The African Ancestry: Diverse Identities, Histories, and Ways of Knowing
The African Ancestry: Diverse identities, histories, and ways of knowing
People of African descent are often seen as a monolithic group boxed in the category ‘Black’ in Canadian academic and public discourse. The homogenization of the minority by the majority is noted to be part of an ‘othering process’ that legitimizes stereotypes and rationalizes discrimination (Mensah 2014; Tanovich 2006; Wortley and Tanner 2004). The paper will demonstrate the diverse identities, histories, and ways of knowing of those who live in British Columbia and trace their ancestry to Africa, and offer insight on how those identities are formed and transformed.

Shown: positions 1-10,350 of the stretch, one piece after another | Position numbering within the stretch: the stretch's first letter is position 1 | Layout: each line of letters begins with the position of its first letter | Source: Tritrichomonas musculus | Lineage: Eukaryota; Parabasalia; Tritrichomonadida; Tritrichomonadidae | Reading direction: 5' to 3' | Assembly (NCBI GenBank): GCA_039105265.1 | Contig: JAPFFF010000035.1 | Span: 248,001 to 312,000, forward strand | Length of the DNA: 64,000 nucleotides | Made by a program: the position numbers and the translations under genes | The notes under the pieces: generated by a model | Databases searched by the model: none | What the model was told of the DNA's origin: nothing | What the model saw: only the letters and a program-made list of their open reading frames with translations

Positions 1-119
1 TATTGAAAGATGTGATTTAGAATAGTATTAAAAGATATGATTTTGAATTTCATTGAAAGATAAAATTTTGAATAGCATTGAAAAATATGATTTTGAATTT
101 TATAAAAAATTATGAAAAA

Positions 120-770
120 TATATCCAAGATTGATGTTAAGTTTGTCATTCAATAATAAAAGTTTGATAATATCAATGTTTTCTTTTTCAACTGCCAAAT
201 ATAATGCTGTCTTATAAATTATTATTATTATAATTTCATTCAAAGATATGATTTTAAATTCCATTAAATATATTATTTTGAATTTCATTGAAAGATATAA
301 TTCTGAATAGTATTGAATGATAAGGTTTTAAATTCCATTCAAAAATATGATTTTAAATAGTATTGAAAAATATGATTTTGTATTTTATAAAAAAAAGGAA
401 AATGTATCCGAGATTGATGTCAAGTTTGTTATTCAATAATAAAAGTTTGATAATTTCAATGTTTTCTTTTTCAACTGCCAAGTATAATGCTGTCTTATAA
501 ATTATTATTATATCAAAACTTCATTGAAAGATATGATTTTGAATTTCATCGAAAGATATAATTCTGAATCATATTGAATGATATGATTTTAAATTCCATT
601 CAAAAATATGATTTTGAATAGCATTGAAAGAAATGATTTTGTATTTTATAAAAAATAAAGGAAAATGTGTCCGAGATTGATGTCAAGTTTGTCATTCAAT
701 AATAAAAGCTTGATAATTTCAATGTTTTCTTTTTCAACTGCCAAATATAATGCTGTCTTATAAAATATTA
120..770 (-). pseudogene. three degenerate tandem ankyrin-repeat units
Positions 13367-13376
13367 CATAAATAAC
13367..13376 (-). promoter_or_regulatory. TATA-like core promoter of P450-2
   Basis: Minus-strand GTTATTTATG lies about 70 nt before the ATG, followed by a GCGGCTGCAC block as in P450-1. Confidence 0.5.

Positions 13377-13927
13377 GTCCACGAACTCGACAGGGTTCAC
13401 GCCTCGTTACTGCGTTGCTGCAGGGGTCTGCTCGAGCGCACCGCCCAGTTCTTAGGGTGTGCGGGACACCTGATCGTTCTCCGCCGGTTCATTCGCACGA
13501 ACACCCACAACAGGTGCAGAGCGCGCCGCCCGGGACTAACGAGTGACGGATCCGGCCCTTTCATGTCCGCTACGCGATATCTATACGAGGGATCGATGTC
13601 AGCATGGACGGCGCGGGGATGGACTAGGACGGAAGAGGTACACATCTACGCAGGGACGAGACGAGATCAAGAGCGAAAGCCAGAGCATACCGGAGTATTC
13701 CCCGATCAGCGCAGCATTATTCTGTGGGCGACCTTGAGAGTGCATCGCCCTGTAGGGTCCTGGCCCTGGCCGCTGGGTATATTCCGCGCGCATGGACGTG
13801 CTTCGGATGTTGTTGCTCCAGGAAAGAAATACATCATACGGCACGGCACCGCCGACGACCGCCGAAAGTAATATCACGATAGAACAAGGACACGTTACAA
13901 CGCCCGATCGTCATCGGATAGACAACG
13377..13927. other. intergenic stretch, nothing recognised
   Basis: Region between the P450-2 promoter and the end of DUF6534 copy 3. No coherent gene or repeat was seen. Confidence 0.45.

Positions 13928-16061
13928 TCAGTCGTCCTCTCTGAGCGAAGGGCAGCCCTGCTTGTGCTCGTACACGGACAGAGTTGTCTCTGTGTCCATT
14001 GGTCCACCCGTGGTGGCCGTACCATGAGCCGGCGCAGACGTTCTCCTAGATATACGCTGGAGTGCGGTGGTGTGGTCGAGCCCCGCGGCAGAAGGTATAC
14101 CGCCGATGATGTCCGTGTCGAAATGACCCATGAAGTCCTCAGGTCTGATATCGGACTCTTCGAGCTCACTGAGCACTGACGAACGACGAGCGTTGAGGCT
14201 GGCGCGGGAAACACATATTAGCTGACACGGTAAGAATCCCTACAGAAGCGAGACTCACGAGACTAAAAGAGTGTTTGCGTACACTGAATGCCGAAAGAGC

Research was conducted through a survey completed by 162 people as well as through 18 interviews and 5 focus group discussions. Analysis of survey data informed the line of inquiry through interviews and focus discussions. Reflexive thematic analysis was adopted with an emphasis on contextualizing meanings where the authors used their cultural membership and social positioning in the interpretation. The authors take the role of storytellers grounded in data, informed by scholarly knowledge and the intersectionality framework.
Preliminary findings indicate that the identities and way of knowing of people of African descent are very diverse and they morph as they intersect with other embodied identities. Identities expressed by participants drew from their connection to the Africa continent, the history of slavery, the generational connection to Canada, migration experiences, and ‘othering’ experiences in Canada. The Black identity is embraced as a societal construct whose utility is more practical than defining.
Alice Muthoni Murage and Ketty Anyeko, African Ancestry Project
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